Maryland: The Terrapins find themselves in a situation almost identical to Virginia's. Maryland lost junior midfielder Maurice Edu and sophomore goalkeeper Chris Seitz to the professional ranks -- with Edu being the top overall choice and Seitz going fourth.
"We have a little bit of a bigger challenge this year because we've had some guys decide to leave early," coach Sasho Cirovski said of the recruiting process back in December, a week after Seitz and Edu declared themselves eligible for the draft.
Cirovski signed a six-player class comprising two keepers, two midfielders, a forward and a defender -- to help fill those holes and improve the Terps overall. Although it will be tough to replace the players Cirovski described as the best defensive midfielder and best goalkeeper in the nation, Maryland has a few talented recruits who will vie for the right to replace the pair of top-five draft picks.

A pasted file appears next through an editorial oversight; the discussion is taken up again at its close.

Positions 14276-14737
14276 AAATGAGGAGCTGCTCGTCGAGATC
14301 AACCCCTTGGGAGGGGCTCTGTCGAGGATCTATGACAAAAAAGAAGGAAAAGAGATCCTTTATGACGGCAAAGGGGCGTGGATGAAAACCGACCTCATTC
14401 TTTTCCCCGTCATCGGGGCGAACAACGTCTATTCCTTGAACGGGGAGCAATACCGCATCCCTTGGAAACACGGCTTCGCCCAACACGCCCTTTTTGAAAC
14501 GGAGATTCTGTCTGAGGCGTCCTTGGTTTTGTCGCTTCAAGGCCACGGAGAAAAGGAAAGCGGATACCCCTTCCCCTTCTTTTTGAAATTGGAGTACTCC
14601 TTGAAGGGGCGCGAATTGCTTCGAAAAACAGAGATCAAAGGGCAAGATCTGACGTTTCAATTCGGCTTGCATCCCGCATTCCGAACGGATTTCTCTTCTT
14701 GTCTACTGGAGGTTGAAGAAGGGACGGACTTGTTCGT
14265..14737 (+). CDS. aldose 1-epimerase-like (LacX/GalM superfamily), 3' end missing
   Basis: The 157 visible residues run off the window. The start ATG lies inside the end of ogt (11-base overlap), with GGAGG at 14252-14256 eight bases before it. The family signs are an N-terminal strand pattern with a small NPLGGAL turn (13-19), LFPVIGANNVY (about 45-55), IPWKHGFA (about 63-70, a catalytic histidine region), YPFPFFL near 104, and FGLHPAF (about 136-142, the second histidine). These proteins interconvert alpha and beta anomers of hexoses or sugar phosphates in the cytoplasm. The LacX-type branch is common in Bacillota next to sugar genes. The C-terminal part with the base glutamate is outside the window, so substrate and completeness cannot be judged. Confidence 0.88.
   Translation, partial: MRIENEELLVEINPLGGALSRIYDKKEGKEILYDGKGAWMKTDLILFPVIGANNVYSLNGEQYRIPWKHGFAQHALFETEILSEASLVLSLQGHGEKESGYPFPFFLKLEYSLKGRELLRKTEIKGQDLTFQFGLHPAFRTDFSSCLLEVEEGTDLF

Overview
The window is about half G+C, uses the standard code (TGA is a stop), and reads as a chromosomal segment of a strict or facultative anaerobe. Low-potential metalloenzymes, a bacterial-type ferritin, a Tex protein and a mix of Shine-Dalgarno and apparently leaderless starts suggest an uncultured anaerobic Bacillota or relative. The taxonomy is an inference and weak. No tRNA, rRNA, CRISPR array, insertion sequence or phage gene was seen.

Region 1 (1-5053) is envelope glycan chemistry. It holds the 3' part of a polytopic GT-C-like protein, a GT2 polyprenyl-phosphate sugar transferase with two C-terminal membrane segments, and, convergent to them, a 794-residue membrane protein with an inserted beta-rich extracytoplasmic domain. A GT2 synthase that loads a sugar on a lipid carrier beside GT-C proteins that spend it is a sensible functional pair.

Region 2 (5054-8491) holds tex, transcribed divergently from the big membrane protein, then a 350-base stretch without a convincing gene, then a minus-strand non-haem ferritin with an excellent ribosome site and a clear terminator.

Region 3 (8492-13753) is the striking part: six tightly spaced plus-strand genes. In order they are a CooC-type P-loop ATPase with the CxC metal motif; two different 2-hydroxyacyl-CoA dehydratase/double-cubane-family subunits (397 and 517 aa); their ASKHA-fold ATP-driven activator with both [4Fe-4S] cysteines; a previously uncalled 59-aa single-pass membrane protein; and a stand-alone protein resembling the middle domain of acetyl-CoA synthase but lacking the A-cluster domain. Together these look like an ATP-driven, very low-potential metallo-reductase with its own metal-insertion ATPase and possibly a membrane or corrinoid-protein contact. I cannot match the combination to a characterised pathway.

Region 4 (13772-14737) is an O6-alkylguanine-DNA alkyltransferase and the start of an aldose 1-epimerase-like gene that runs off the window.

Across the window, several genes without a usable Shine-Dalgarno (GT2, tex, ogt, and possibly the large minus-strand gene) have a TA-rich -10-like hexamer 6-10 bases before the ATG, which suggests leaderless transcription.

Thorne Holder will be the favorite for the starting job between the pipes. Holder is the starting keeper for Trinidad and Tobago's U-23 Olympic pool and has international experience with the Soca Warriors youth national team. The team also signed local product Will Swaim as a goalkeeper. Throw last year's backup Josh Mikulewicz into the mix, and it's going to be interesting to see how things shake out in the net.
Yannick Salmon is a good pickup, and Cirovski believes he is capable of playing a center back role in addition to playing midfield. Salmon, captain of the East Regional ODP team and a member of the U-17 Jamaican national team, will add depth to the lineup. The same can be said for forward Billy Cortes, who played for a Mission Viejo Pateadores club known for producing high-level collegiate players -- including Edu.
Editor's note: Up next week, Maria Burns completes her look at the ACC's incoming faces as she examines how the rest of the teams will rely on their recruits to help them as they try to move into the conference's upper echelon.
Maria Burns covers college soccer for ESPNsoccernet. She can be reached at firstname.lastname@example.org.